Germans rarely admit that they're wrong

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To paraphrase something I remember reading on military strategy: in World War II, the Germans started out with better equipment, better discipline and more manpower. But they lacked imagination.

Sorry, but anyone remotely acquainted with the history of WWII knows this is utterly wrong.

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One of the things that strikes me about Germany is that it's a society built for security. There are probably long historic reasons for this, but the result is a country of the world's best engineers - logic, order, safety and comfort matter hugely. But part of being ordered and having everything fit together is you have to respect hierarchy and there are consequences for getting things wrong.

 

Then again, they've got a much better train system than we do, so I guess everything has its place.

Agreed! Things are constructed for security here: well-built houses (not like the flimsy things we build in the US), efficient public transport, a "system" or "committee" for every possible life activity, social insurance, the list goes on and on. Even the strange need to turn the heat up to 30 degrees when it's 10 degrees outside, and wearing a scarf in June or socks with your Birkenstocks, is meant to give a feeling of security, in the form of physical warmth.

 

 

Sorry, but anyone remotely acquainted with the history of WWII knows this is utterly wrong.

They were working on the nuclear bomb, and if they'd discovered it first, they would have won the war. Scary thought!

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Hmh, the last time I looked at a map and compared Germany with the British Empire, the USSR and the USA, I thought that the Germans had rather a little bit too much imagination to think that they could win that conflict.

Well maybe it's because they always insist on saying Engländer instead of British - maybe they just wouldn't realise that the British Empire was a bit bigger than Kent - or fondly imagined that Scotland would go over to the Germans.

 

As for imagination and WWII - they were pretty imaginative - especially with their Blitzkrieg doctrine - a lot of it was ripped off from Basil Liddell Hart - but as the British didn't listen to him and the Germans did that makes them pretty flexible in my book.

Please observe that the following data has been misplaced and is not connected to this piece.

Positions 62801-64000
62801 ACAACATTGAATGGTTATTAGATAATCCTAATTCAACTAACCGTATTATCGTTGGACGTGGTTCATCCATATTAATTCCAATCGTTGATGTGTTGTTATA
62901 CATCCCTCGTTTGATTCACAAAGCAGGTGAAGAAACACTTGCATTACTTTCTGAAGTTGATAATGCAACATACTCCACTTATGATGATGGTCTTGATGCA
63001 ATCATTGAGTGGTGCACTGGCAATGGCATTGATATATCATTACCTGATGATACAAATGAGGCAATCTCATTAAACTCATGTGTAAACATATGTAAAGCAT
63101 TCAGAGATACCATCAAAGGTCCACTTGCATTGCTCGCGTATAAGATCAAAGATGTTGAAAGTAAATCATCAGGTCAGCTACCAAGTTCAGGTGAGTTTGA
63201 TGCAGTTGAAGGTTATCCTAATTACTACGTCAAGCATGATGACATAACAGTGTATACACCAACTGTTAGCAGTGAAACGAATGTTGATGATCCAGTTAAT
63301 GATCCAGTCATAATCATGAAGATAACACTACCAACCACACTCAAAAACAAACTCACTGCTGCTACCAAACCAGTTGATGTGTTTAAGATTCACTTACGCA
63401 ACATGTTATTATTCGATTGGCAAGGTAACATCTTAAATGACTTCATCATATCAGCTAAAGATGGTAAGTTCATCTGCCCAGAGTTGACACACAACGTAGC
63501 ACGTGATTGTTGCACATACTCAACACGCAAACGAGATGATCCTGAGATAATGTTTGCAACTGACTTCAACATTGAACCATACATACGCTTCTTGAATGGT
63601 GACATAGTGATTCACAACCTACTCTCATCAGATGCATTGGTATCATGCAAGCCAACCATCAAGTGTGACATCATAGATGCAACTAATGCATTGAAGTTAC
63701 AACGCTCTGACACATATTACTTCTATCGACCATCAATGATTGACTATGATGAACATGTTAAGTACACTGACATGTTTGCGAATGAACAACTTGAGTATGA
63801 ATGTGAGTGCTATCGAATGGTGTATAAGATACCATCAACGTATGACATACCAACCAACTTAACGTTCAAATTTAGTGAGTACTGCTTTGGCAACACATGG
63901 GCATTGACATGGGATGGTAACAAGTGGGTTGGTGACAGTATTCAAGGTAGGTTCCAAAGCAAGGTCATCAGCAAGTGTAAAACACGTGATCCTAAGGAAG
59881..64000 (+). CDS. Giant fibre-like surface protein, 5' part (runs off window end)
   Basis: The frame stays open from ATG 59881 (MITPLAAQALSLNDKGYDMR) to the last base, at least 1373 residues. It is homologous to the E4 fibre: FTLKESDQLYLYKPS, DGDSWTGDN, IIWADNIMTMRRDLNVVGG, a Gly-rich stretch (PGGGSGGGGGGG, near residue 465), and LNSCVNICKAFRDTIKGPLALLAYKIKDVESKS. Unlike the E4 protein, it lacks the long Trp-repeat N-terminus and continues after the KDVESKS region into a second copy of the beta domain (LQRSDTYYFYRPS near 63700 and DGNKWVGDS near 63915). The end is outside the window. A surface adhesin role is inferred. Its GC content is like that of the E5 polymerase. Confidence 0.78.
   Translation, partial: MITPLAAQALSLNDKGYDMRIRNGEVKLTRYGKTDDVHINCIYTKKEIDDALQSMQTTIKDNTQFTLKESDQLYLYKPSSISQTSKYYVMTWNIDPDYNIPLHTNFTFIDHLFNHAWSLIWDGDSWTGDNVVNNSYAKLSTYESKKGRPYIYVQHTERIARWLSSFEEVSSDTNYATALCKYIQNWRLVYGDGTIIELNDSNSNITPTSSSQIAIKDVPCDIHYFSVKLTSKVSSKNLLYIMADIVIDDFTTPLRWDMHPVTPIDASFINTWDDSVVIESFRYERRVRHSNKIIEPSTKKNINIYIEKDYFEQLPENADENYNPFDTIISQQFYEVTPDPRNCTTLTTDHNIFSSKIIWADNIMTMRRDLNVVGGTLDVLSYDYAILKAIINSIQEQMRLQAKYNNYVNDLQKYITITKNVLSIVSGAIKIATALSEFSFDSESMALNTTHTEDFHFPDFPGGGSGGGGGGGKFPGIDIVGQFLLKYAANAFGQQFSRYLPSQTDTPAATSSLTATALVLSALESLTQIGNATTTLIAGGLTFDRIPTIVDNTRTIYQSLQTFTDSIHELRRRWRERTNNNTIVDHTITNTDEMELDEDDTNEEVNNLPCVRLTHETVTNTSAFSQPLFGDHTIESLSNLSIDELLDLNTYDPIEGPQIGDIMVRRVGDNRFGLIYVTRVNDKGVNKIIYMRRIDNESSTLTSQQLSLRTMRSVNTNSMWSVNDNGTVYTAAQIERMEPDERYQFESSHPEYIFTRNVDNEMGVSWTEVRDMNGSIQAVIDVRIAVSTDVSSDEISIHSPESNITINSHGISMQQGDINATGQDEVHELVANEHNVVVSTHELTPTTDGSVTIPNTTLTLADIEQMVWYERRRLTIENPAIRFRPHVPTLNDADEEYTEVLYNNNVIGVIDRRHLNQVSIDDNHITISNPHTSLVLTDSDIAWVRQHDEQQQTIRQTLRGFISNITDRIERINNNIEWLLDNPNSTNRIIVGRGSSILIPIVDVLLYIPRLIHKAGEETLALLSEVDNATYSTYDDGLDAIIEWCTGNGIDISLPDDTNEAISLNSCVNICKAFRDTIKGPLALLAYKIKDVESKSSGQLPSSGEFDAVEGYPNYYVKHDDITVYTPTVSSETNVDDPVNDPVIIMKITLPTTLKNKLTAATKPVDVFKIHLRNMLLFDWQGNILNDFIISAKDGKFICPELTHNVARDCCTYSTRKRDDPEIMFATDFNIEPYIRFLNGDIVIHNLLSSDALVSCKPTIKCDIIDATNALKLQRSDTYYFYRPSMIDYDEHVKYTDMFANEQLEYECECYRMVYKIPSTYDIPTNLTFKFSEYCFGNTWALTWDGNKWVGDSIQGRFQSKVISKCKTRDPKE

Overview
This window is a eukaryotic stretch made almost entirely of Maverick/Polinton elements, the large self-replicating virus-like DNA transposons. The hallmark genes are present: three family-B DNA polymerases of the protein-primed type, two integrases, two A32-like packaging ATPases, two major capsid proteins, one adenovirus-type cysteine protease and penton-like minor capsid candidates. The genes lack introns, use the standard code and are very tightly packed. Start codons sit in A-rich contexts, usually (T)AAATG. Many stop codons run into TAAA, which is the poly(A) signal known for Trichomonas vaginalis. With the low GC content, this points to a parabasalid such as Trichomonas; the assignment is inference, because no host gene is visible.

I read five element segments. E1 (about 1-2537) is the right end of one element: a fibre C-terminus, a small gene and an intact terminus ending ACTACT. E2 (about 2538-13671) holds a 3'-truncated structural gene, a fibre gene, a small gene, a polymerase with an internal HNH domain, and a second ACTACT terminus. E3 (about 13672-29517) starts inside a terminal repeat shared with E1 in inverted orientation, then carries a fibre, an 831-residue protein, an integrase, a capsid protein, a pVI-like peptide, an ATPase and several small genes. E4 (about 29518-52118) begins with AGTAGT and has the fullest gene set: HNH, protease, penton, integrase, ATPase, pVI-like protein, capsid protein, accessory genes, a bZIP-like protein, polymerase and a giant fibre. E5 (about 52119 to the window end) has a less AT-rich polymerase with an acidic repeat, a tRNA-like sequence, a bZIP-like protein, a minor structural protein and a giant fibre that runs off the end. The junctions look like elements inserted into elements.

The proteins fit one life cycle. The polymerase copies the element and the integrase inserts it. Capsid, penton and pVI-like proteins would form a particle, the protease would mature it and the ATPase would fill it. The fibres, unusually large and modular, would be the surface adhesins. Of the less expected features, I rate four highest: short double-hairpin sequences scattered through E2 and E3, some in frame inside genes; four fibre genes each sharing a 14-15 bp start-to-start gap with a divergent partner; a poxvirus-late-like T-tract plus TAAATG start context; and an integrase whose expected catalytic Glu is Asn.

As for admitting they were wrong/did something distasteful - I always find it amusing how 'forgetful' some famous Germans have been. It's amazing the number that forgot that they were in the SS or SA or both. That's another German method if things are a little embarrassing for them. It's especially amusing when some of these forgetful people start lecturing the world on e.g. human rights in Tibet. I prefer to be informed about human rights by non former members of the SA and SS. So no, some Germans do not admit they're wrong, they just forget they were.

 

Moving away from that I remember when I first arrived in Germany and would be in a business meeting and would produce some statistics - completely solid and given by the primary source, only to be told "das glaube ich nicht" - I almost fell off my chair when i was first told that - but they just mean "really?" - or so I've been told.

 

Most Germans I know in my friends/family cricle admit when they were wrong - it's no big deal.

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Well maybe it's because they always insist on saying Engländer instead of British - maybe they just wouldn't realise that the British Empire was a bit bigger than Kent - or fondly imagined that Scotland would go over to the Germans.

Their main problem surely was underestimating Russia and the US, not Britain.

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So... show us an example in this thread where person being accused (the Auslander) was actually wrong, and the person doing the accusing (the German) was actually right, but the accused (Auslander) still insisted on an apology for the accusation (whew).

Well, we didn´t necessarily get a very balanced view, did we?

 

 

So I find it baffling when I see people who see it as their public duty to complain about services or whatever, who then stay quiet at work when they know something could be done better, because the boss has spoken.

Don't know about Australian companies but US management isn´t any different in my experience.

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Their main problem surely was underestimating Russia and the US, not Britain.

That, and their gamble that the US won't join the European theater even if they get involved with Japan. In the end it's the sheer numbers that got them, plus the fact that Hitler was no general and made some decisive blunders in the east front when things started getting hairy there. They were superior in every other aspect of warfare.